Postinfectious immunity exists, it is caused by both humoral and cellular factors. Antitoxins, antimicrobial antibodies, antibodies against enzymes, as well as T-lymphocytes and phagocytes play an important role in it. The intensity and duration of immunity against staphylococci have not been studied sufficiently, since their antigenic structure is too diverse, and there is no cross immunity.

Classification of staphylococci

The genus Staphylococcus includes more than 20 species, which are divided into two groups - coagulase-positive and coagulase-negative staphylococci. Various features are used to differentiate species.

Pathogenic to humans are mainly coagulase-positive staphylococci, but many coagulase negative substances can also cause diseases, especially in newborn babies (neonatal conjunctivitis, endocarditis, sepsis, urinary tract diseases, acute gastroenteritis, etc.). S. Aureus, depending on who is its main carrier, is divided into 10 ecowars (hominis, bovis, ovis, etc.).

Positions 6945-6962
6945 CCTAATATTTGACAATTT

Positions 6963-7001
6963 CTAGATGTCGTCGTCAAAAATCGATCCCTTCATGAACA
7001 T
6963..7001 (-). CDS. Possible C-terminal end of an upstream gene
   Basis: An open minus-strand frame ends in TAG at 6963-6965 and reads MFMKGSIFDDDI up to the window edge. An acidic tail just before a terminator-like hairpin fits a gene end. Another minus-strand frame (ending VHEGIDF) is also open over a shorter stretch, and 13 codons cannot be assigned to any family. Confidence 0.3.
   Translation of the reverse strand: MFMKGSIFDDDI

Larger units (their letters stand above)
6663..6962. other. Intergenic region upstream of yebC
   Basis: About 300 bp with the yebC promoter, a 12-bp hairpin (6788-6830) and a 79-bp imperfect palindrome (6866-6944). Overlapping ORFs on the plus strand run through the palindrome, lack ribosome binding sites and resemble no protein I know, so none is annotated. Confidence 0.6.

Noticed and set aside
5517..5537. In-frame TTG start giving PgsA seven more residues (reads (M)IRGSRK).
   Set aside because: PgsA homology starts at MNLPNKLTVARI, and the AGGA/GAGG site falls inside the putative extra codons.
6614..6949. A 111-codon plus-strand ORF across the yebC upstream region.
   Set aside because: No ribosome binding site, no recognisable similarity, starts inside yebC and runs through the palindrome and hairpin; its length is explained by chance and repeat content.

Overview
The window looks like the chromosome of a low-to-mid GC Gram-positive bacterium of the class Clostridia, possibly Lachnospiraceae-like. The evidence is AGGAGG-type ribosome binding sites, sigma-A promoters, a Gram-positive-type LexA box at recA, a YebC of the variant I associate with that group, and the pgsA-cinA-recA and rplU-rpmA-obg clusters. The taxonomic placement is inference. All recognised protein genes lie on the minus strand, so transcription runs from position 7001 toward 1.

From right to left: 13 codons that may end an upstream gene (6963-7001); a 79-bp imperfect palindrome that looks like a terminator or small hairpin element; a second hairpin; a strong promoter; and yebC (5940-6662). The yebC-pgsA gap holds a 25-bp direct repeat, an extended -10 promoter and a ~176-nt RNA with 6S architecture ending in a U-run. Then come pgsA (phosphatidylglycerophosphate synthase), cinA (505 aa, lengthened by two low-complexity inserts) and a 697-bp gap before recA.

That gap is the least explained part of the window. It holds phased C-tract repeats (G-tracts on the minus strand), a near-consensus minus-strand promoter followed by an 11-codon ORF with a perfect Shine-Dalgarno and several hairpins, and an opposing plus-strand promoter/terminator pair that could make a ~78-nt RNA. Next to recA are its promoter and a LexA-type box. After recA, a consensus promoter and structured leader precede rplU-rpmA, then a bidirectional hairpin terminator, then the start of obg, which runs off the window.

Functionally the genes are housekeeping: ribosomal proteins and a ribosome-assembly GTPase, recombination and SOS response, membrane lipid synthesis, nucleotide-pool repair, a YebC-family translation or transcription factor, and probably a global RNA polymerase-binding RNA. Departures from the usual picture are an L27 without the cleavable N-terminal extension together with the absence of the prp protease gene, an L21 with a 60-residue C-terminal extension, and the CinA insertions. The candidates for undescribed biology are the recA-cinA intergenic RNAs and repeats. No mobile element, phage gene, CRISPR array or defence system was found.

Staphylococci have detected more than 50 types of antigens, antibodies are formed to each of them in the body, many of the antigens have allergenic properties. By specificity, antigens are divided into generic (common to all genus Staphylococcus); cross-reacting - antigens, common with iso-antigens of erythrocytes, skin and kidneys of the person (autoimmune diseases are associated with them); species and type-specific antigens. According to the type-specific antigens detected in the agglutination reaction, staphylococci are separated by more than 30 serovarants. However, the serological method of typing staphylococci has not yet been widely used. Species-specific include protein A, which forms S. Aureus. This protein is located superficially, it is covalently bound to peptidoglycan, its micrometer is about 42 kD. Protein A is especially synthesized in the logarithmic phase of growth at 41 ° C, thermolabile, not destroyed by trypsin; its unique property is the ability to bind to the Fc-fragment of IgG (IgGj, IgG2, IgG4) immunoglobulins, to a lesser extent with IgM and IgA. On the surface of protein A, several sites were identified capable of binding to a region of the immunoglobulin polypeptide chain located at the interface between the CH2 and CH3 domains. This property has found wide application in the coagglutination reaction: staphylococci, loaded with specific antibodies, in which active centers remain free, react with an antigen to give a rapid agglutination reaction.